Philosophy is defined by as “the rational investigation of the truths and principles of being, knowledge or conduct.” Judaism, being a religion, is a system of living according to set principles of belief. From as early as the time of the Greeks, the era of Aristotle and Plato, Jews used the tools of philosophy to clarify Jewish beliefs.

One of the earliest written works to incorporate philosophy and Jewish thought was The Book of Doctrines and Beliefs, written by Saadia Gaon (Egypt-Baghdad, 882-942 CE). The book’s introduction reveals that Saadia Gaon felt that such a work was essential in his era, when people, both believing and non-believing, based their beliefs on erroneous principles.

The Book of Doctrines and Beliefs was originally written in Arabic and was translated into Hebrew by Judah Ibn Tibbin (entitled Emunot v’Deot) in the 12th century. The format through which Saadia Gaon chose to express himself is said to be highly reflective of the Islamic culture in which he lived. In delivering his theological arguments, Saadia Gaon arranged the ten chapters of The Book of Doctrines and Beliefs in the style of the Islamic mu’tazila kalam, a common philosophic system of that time and place, that centered on five tenets. The ten chapter subjects are:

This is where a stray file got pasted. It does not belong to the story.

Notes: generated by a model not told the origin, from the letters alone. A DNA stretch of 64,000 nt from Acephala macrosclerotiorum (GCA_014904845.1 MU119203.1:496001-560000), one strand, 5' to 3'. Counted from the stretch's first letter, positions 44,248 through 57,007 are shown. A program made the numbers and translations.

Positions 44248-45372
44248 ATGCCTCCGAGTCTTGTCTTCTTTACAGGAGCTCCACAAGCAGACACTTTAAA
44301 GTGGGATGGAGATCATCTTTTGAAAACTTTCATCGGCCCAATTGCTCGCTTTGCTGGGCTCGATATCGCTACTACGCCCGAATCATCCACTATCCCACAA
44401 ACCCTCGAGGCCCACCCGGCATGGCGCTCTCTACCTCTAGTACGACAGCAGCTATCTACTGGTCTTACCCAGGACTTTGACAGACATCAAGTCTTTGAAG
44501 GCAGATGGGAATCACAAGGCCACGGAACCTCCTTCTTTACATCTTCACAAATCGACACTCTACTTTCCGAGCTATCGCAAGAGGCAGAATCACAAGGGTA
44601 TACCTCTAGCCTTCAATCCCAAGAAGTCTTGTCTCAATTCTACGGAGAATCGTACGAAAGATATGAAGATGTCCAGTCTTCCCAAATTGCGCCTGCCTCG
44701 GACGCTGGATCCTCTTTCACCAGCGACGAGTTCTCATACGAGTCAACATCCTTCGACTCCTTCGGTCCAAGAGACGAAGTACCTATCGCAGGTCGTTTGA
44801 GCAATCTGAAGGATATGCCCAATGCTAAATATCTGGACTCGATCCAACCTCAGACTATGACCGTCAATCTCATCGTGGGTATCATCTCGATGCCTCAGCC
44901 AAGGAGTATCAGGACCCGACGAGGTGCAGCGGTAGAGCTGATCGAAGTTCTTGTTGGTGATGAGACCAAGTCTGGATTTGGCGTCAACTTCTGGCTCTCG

(1) Creation of the World, (2) the Creator’s Unity (Kalam tenet 1 – Divine Unity),

(3) Revelation and the Commandments, (4) Free Will (Kalam tenet 2 – Divine Justice)

(5) Merit and demerit (Kalam tenet 3 – Promise and Threat)

(6) The Soul and Death, (7) Resurrection of the Dead, (8) Messianic Redemption,

(9) The World to Come (Kalam tenet 4 – the Intermediate Position [Faithful Sinners])

(10) Moral Conduct (Kalam tenet 5 – Promotion of Virtue/prevention of Bad Practices)

Saadia Gaon’s use of this familiar philosophical system allowed Babylonian Jews to better relate to their own Torah belief system.

Copyright © 2012 National Jewish Outreach Program. All rights reserved.

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